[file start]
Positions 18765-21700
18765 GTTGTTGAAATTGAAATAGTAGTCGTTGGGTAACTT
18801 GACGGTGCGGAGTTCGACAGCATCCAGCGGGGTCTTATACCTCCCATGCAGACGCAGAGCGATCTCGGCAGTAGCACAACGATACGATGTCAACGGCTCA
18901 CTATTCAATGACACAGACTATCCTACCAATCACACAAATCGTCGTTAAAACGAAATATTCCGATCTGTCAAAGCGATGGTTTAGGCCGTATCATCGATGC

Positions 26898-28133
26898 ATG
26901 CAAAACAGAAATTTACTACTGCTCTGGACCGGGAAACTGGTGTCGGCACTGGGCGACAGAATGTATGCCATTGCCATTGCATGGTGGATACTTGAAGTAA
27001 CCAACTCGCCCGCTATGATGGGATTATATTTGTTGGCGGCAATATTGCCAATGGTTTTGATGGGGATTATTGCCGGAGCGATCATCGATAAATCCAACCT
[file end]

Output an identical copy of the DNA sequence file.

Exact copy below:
Positions 18765-21700
18765 GTTGTTGAAATTGAAATAGTAGTCGTTGGGTAACTT
18801 GACGGTGCGGAGTTCGACAGCATCCAGCGGGGTCTTATACCTCCCATGCAGACGCAGAGCGATCTCGGCAGTAGCACAACGATACGATGTCAACGGCTCA
18901 CTATTCAATGACACAGACTATCCTACCAATCACACAAATCGTCGTTAAAACGAAATATTCCGATCTGTCAAAGCGATGGTTTAGGCCGTATCATCGATGC

Positions 26898-28133
26898 ATG
26901 CAAAACAGAAATTTACTACTGCTCTGGACCGGGAAACTGGTGTCGGCACTGGGCGACAGAATGTATGCCATTGCCATTGCATGGTGGATACTTGAAGTAA
27001 CCAACTCGCCCGCTATGATGGGATTATATTTGTTGGCGGCAATATTGCCAATGGTTTTGATGGGGATTATTGCCGGAGCGATCATCGATAAATCCAACCT